Mary Lenoir Bond

Marion Davies in The Patsy (1928)

Marion Davies in The Patsy (1928)

The intoxicating, nostalgic scent of freshly popped, earthy corn merging with the salty richness of melting butter permeating the air is a familiar movie theatre setting. At the Castro Theatre in San Francisco, where the annual San Francisco Silent Film Festival (SFSFF) is held, our olfactory senses are still treated to this familiar comfort and all seems like a typical Castro event, at first. Not that the Castro Theatre is your ordinary strip-mall movie experience to begin with, however. The majestic landmark building, built in 1922, has grand stairways, a charismatic Wurlitzer organ, 1937 Art Deco chandelier, rare scrafitto wall décor, seats over 1400 patrons, and weekly shows “repertory cinema, foreign films, film festivals and special first run presentations,” as well as favorite cult classics, and occasionally hosts special live theatrical or sing-along events. It is certainly a major source of pride in San Francisco. Once you move past the enticing phantom of popcorn aroma lingering in the lobby and take a seat, the heavy, old-fashioned curtains part like a luxurious and dramatic movement Isadora Duncan would be proud of.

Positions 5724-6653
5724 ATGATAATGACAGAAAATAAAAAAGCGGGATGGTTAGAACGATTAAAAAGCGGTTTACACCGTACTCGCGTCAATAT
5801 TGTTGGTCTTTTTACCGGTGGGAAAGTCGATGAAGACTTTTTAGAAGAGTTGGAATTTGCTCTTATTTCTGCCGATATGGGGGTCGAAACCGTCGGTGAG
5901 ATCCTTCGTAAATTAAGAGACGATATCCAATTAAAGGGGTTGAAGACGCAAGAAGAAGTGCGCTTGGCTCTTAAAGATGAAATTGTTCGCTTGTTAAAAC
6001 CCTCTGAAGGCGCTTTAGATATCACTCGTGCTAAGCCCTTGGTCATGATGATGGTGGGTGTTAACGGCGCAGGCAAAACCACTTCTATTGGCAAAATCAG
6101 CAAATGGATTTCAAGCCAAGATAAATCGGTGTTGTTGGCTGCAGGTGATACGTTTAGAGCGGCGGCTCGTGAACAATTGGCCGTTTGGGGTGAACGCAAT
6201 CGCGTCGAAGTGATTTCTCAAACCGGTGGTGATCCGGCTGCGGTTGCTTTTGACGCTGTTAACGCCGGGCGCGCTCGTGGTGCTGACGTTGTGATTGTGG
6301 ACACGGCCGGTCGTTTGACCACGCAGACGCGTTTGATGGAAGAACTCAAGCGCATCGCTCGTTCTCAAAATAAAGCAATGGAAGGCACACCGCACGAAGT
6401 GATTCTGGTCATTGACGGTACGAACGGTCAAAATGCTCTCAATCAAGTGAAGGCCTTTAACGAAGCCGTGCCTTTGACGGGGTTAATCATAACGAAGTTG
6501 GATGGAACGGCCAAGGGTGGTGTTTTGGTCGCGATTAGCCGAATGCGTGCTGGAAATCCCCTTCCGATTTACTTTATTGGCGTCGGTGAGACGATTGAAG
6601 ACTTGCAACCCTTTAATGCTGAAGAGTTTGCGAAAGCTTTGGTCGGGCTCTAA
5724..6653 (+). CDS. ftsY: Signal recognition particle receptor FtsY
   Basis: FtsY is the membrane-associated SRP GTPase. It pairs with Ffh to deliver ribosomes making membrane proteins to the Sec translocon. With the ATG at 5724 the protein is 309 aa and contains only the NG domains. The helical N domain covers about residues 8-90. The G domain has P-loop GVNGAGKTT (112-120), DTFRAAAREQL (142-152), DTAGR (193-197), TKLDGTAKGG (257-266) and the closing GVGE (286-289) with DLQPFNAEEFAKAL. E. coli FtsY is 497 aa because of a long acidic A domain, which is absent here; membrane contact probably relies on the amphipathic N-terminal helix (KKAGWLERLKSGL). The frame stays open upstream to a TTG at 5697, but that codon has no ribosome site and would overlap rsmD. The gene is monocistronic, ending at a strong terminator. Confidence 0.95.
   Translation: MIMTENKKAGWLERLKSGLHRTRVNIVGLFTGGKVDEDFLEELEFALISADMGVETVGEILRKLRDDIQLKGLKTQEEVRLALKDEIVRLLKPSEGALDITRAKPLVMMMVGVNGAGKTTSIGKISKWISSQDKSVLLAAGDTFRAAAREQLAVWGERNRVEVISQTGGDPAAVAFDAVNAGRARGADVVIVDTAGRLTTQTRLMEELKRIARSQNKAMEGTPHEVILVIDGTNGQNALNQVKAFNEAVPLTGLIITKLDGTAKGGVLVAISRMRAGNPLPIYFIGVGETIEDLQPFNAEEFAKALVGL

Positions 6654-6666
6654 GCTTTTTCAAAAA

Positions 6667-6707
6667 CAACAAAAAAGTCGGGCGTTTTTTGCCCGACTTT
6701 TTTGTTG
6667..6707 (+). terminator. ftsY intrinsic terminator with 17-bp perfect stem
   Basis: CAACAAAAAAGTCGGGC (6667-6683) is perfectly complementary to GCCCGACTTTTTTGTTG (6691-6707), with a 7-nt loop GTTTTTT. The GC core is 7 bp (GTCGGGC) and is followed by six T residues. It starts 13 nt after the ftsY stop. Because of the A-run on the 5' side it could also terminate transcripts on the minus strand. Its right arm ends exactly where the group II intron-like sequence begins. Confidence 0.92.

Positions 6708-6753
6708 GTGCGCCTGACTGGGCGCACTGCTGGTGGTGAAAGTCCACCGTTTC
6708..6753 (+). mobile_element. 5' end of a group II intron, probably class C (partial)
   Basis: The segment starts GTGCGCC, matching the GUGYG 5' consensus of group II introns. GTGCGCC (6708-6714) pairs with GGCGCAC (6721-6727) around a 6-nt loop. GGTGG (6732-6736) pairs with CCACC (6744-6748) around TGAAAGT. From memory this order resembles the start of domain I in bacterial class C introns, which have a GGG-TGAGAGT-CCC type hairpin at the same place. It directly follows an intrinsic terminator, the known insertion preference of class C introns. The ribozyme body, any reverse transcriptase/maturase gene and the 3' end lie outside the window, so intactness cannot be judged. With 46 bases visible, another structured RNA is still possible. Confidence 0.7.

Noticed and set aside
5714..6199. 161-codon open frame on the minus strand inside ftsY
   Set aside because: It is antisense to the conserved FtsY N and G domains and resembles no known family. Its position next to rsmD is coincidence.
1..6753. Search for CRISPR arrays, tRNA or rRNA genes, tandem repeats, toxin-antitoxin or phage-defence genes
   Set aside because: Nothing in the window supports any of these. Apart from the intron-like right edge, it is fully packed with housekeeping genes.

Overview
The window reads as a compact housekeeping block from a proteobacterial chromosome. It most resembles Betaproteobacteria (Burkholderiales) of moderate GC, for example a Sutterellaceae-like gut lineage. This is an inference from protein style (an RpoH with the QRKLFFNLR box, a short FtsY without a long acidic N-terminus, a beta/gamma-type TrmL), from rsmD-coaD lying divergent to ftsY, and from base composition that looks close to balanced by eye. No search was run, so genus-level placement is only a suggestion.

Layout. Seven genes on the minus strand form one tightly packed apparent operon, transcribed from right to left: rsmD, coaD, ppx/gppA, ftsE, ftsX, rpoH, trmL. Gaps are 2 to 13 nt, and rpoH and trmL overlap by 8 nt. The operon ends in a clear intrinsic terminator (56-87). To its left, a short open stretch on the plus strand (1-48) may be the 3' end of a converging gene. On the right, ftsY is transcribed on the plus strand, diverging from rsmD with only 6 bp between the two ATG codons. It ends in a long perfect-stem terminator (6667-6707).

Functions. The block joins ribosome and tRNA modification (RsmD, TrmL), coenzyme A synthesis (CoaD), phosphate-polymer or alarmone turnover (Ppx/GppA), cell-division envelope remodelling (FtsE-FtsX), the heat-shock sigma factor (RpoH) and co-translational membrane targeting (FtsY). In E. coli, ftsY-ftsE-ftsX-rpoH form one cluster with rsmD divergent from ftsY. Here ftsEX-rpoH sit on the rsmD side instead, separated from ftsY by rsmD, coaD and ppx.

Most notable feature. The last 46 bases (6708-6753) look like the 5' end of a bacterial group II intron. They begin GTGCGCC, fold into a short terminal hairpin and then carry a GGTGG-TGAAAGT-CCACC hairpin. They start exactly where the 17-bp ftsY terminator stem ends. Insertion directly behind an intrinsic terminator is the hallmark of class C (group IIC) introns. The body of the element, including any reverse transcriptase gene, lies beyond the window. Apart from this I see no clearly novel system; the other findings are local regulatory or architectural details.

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Imagine you enter a snow globe just after the spinning blizzard has settled. You discover you’ve been transported to a silent, starkly black and white Spain, sometime in the 1920’s. Welcome to this imaginative retelling of the classic Brothers Grimm folktale, Snow White—or known here as Blancanieves. [read the whole post]

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